<p>What will make a difference is how you fit into the overall culture and atmosphere of the college you're studying at. How happy you are, how you fit into the intellectual culture, how easy and fulfilling it is to explore other interests, will all make a bigger difference than the difference between studying math at MIT or Caltech. My point is that it's not about which is "better" or "harder" or has "better professors" (because those are very subjective questions in the first place, with no real answers in the second place) but about which ones you find more stimulating.</p>

<p>As for grad school, some schools make it an official policy to NOT accept undergrads from their school into the grad program. I tend to think it's best to explore other options after undergrad, but I don't have a clue why some schools make this an official policy. And I'm not sure if MIT and Caltech have such polices in their math and physics programs either, so that's something to look into.</p>

<p>We have visited both schools and liked them both. I'm really hoping you can find a way to afford tickets to CA.... maybe you could go alone? (You'd be doing that anyway next year). I think it is important to get the feel of your campus choices before committing years of your life and tons of $. </p>

<p>To me Cal Tech dorms had more of a Hogwarts flavor... live in same house 4 years and do weeknight dinners with your housemates all together. MIT also has strong dorm social lives, but less structured meals etc. If any of that concerns you or excites you, ask current students for more info or read the various CC forums.</p>

<p>Re: academic inbreeding -- it's a field thing more than a school thing. Most science fields discourage inbreeding, although this is beginning to change somewhat. Most engineering fields inbreed gleefully.</p>

<p>For kicks and giggles, only one person inbred in our own math program this past year (though I think there were slightly more acceptances than one), but I believe an EECS graduate student told me inbreeding is popular enough.</p>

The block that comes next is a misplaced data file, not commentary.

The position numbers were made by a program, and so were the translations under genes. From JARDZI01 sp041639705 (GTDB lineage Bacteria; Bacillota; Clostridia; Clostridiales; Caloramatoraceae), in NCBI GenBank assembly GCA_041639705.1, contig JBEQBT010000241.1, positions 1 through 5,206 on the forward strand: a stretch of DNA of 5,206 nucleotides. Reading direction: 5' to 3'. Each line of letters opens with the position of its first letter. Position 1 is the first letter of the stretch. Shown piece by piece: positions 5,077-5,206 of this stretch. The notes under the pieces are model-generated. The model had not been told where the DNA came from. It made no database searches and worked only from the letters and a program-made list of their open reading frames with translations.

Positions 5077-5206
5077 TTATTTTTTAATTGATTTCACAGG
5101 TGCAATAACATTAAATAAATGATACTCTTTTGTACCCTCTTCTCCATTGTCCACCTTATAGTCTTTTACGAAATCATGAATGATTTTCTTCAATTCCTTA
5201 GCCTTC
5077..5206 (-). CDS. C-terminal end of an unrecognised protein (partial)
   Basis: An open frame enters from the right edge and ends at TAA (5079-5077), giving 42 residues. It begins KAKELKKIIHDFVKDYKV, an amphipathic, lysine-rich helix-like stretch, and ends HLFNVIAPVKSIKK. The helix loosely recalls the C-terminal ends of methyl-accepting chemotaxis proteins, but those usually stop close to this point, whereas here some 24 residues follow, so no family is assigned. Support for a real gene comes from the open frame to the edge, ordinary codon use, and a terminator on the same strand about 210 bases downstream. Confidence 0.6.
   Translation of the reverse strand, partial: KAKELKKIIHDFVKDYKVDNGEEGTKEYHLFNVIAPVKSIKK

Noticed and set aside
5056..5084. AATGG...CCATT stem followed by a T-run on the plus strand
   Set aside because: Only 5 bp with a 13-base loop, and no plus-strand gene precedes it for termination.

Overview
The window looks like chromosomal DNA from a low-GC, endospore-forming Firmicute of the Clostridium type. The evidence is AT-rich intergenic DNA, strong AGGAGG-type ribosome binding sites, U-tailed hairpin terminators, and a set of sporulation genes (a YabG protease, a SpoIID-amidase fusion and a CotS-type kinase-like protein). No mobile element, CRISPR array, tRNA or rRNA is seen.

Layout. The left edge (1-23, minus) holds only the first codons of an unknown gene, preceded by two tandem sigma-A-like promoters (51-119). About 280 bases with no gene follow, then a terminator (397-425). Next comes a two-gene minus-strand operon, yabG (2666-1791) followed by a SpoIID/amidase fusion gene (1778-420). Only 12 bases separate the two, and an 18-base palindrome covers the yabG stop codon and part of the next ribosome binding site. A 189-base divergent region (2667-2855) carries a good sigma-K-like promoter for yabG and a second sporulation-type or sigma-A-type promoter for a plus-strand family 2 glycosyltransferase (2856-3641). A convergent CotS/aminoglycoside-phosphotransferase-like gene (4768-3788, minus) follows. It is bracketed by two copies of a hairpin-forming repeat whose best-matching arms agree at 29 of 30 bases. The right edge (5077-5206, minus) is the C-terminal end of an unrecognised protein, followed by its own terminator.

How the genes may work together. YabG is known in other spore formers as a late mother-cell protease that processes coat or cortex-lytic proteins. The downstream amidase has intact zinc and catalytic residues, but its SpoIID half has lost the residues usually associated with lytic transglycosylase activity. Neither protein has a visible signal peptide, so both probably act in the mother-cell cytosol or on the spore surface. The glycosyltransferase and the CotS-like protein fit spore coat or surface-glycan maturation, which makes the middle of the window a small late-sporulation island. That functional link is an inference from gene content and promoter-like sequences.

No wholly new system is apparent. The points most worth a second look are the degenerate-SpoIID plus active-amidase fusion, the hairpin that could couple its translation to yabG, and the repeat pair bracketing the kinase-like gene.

<p>I don't know Caltech's policy, but many top schools will reimburse selected FA candidates for some or all of the expenses to attend their admitted students weekend. I know MIT and Stanford did last year although I don't know what criteria they use in making such offers. If it becomes a make or break factor in making your decision it can't hurt to ask.</p>

<p>Thanks again. I really don't like that policy forbidding people to apply for grad school, it seems you should be allowed to go wherever you are qualified...</p>

<p>What is the "inbreeding" you talk about???</p>

<p>I will look into reimbursement. It is also very hard when no one knows what CalTech is, so they automatically say "you are going to MIT, right?".</p>

<p>Re: inbreeding, there's a famous quote from Richard Feynman on page 59 of his book, Surely You Are Joking, Mr. Feynman:</p>

<p>"When I was an undergraduate at MIT I loved it. I thought it was a great place, and I wanted to go to graduate school there too, of course. But when I went to Professor Slater and told him of my intentions, he said, “We won’t let you in here.” I said, “What?” Slater said, “Why do you think you should go to graduate school at MIT?” “Because MIT is the best school for science in the country.” “You think that?” “Yeah.” “That’s why you should go to some other school. You should find out how the rest of the world is.”" </p>

<p>Feynman went to Princeton, of course. That was decades ago, but I've heard MIT's physics department still holds this philosophy.</p>

<p>Inbreeding means taking a school's own undergraduates for graduate school.</p>

<p>About 20% of MIT undergrads head off to grad school at MIT directly after graduation -- the engineering departments are famous for inbreeding, to the extent that it's a point of pride to be "MIT cubed" and have your undergraduate, master's, and PhD degrees from MIT. </p>

<p>The science departments take their own less readily in general (which is true of science departments across the country). Of course, students often like to stay in the same area anyway -- the top feeder to my (Harvard) biology PhD program is MIT, and I believe the top feeder to MIT's biology PhD program is Harvard. ;)</p>